Public health comprises of routinely analyzing the diseases that plague us, the determinants that impact our health, and the social dysfunction that ails our communities. It promotes a collective understanding and effort to promote healthy social and physical environments to prevent people from falling sick in the first place. Working together, we have a better chance of shaping social conditions that help individuals and whole communities to be healthy.
Health Cannot Wait
Adopting this collective path towards a healthier society, Smile Foundation’s Health Cannot Wait! campaign aims to a) provide primary healthcare services to the most vulnerable in urban slums, and the hardest to reach families in remote rural areas, and b) promote health-seeking behavior and living conditions among underprivileged communities to prevent people from falling ill. Through the campaign, we aim to reach 2 million people with primary healthcare.
Smile Foundation has designed a comprehensive primary healthcare programme that aims at addressing the issues of accessibility, affordability, mobility, accountability and awareness in the delivery of primary healthcare services to the vulnerable underserved population of our country residing in remote rural areas and urban slums. Through four intensive initiatives, we are working every day to improve maternal, neonatal, and child health and nutritional status, reduce vulnerability to communicable diseases, combat non-communicable diseases and enhance the quality of life, complementing the government health system.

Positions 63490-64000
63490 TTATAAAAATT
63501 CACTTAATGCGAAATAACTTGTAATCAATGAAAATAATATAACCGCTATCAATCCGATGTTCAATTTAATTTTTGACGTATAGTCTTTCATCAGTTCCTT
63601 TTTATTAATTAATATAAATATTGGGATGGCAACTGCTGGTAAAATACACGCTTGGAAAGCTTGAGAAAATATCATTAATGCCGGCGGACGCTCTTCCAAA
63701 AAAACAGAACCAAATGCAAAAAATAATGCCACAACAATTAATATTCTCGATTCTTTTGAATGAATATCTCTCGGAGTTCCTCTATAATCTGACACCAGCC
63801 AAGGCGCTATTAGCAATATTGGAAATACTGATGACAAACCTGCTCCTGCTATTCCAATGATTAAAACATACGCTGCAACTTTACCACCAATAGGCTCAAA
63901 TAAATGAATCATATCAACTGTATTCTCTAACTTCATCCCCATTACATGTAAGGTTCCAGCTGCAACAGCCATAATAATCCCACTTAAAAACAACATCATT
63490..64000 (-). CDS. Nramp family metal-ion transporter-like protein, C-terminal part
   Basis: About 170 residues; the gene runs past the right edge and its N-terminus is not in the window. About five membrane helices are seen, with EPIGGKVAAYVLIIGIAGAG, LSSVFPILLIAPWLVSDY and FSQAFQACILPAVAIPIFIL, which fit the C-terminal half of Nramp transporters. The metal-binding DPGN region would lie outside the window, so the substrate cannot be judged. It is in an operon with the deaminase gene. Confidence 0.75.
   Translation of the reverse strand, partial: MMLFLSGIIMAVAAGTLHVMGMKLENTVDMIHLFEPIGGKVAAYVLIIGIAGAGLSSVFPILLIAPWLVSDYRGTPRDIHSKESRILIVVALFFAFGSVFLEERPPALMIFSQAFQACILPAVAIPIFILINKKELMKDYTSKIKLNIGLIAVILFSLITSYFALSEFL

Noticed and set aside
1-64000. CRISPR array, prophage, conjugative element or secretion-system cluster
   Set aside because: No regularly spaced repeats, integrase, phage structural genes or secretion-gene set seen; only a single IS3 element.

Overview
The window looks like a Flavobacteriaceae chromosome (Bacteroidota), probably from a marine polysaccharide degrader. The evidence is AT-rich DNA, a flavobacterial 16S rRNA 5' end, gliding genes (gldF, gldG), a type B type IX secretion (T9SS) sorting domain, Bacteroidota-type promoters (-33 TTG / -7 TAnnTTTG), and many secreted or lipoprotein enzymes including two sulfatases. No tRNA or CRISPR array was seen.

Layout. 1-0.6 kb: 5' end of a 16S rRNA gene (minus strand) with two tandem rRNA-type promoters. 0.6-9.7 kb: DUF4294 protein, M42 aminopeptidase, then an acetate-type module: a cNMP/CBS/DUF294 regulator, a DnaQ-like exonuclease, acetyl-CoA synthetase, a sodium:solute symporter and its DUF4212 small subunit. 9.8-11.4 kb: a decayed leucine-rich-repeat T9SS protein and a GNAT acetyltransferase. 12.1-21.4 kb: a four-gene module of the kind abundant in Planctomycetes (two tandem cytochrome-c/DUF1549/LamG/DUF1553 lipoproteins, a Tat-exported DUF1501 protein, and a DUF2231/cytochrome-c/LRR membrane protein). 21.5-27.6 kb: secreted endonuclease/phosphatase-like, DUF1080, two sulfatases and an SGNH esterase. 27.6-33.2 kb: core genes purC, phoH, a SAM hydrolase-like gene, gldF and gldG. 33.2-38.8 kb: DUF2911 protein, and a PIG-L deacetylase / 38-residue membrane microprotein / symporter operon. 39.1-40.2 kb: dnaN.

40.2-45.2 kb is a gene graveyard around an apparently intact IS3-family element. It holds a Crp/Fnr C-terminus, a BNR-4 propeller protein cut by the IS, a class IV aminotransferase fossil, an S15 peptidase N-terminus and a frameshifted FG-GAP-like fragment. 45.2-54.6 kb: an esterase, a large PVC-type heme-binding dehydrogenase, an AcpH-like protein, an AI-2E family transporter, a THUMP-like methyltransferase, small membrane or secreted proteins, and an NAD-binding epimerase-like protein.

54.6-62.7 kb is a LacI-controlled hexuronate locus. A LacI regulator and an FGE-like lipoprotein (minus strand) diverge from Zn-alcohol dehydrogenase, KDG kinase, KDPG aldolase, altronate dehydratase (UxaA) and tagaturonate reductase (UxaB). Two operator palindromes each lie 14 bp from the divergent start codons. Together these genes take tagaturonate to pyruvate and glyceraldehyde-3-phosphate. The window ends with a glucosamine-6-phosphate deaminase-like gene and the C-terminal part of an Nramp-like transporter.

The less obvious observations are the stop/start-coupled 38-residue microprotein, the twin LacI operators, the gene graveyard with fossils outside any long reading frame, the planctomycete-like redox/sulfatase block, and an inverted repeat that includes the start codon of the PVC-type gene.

The four initiatives are:
Smile on Wheels – A mobile hospital programme which takes healthcare to the doorsteps of vulnerable communities in the hardest to reach places through fully-equipped health vans, facilitated by a team of doctor and paramedics.
Smile Health Camps – Complementing Smile on Wheels, Smile Health Camps provide healthcare services to larger communities and offer multi-disciplinary healthcare through a team of specialized doctors.
Baaton Baaton Mein Sehat – A unique tele-counseling initiative that provides emotional, physical and psychological support in the times of Covid-19.
Health Online – Telemedicine or e-clinics overcome the scarcity of doctors in remote rural locations. For every 10 on ground clinics with paramedics there is 1 digital clinic with a doctor covering many communities.
Look around us! One health crisis has changed our world. We are living in uncertainty every day. But for the poor, this has been their entire life. Poverty is a daunting enough burden in itself; add sickness to it and it has the power of crushing even the strongest as we are seeing around the world today. Let us not let them get crushed. Let us ensure a healthy society for all. Join the campaign – www.smilefoundationindia.org/health-cannot-wait